Ultralight Wood-Burning Backpacking Stoves

The advantages of a wood-burning stove are obvious. The fuel is free. It's readily available just about anywhere you hike. You save money and weight every time you backpack. Plus you need relatively little wood—just a small collection of twigs, really—to boil water or cook food, minimizing your impact on the land. And a range of lightweight and proven wood-burning stove designs are available—I've highlighted three of the most popular below.

But with these advantages come some significant drawbacks. The stove and pots—plus anything they touch in your pack—become blackened and sooty. You'll spend time (and must have the skills) to find sufficiently dry fuel and get a fire going, even in damp, wet, or windy conditions. And wood collection may be banned (or severely frowned upon) where you're headed, especially in high-use areas.

Still intrigued? Check out these three options:

Solo Stove
This is the leader of the wood-burning pack, with an excellent and compelling website to match.

Per the product description, "the Solo Stove is a natural convection inverted downgas gasifer stove." What this teched-out description (gasifer?) means, it seems, is that the stove features two points—at the bottom and top of the burn chamber—where oxygen enters to help ensure a more complete combustion with minimal smoke. (Here's a nifty diagram that shows it in action.) Made of built-to-last stainless steel, it weighs 9 ounces and retails for $69.99.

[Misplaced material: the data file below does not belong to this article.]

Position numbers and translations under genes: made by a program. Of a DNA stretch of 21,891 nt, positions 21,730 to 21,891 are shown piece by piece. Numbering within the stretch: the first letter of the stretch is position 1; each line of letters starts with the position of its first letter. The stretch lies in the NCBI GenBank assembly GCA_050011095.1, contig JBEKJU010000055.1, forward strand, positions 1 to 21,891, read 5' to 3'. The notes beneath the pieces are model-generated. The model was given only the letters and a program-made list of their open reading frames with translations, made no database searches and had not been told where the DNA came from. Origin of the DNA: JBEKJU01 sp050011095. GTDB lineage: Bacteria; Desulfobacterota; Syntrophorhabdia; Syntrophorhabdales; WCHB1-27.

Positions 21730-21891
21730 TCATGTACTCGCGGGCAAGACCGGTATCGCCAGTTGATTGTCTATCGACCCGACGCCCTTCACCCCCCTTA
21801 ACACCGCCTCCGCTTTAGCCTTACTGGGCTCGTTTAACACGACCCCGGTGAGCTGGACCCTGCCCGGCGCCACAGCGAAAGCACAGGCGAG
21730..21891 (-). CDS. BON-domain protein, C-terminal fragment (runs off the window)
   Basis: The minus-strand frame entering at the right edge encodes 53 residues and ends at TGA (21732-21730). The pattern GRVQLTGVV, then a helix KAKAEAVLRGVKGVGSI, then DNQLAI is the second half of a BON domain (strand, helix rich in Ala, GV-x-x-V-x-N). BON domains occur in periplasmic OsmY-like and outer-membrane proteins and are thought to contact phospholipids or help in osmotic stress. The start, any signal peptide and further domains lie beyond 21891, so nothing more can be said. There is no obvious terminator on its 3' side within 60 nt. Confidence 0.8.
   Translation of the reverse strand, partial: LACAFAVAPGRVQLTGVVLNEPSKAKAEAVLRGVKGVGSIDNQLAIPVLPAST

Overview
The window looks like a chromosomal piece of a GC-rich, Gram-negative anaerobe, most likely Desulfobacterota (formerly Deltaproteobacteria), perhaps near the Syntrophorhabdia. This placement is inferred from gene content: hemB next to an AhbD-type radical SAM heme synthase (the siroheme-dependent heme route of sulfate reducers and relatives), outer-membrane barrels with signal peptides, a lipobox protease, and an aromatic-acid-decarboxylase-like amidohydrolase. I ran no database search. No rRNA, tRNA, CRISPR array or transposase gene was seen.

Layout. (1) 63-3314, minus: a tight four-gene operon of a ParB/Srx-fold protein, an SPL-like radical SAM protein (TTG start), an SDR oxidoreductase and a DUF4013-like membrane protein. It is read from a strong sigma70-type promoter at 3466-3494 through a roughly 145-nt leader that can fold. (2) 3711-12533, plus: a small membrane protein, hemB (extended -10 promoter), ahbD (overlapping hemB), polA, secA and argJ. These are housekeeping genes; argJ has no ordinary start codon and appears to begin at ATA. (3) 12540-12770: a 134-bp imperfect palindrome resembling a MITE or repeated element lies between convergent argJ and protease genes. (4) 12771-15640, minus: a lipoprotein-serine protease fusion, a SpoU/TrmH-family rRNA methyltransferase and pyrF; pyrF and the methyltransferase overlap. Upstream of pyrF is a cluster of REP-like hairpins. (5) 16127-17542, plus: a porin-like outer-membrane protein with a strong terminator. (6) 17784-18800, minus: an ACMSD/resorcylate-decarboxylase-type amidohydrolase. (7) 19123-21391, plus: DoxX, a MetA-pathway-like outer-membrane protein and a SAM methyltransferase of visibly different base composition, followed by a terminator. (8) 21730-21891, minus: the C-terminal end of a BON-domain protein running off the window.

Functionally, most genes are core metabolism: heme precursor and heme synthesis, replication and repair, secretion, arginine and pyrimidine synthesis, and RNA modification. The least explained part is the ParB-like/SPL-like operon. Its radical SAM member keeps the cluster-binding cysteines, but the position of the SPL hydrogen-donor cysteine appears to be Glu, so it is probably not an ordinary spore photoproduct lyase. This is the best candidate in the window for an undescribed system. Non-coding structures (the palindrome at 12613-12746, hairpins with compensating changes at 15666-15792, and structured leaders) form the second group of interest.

Sierra Zip Stove
This stove's distinguishing feature is a small battery-powered fan that feeds oxygen into the fire and whips the flames into a cooking tornado.

As campy looking as it is effective, the Zip Stove has been around for many years. What's new, however, is a titanium version ($129) that weighs in at a much lighter 10 ounces compared to its stainless steel forbear ($57).

Emberlit FireAnt Multifuel Stove 
Relatively new to the wood-burning space is this titanium featherweight, which weighs in at a mere 2.8 ounces. The simple design collapses down for easy storage and is also compatible with Trangia and Esbit burners and solid fuel tabs. $69.99.

For more on the pros, cons, and many other varieties of wood-burning stoves, check out this great resource at zenstoves.net.

Equipped” is an AMC Outdoors blog, written by Matt Heid.

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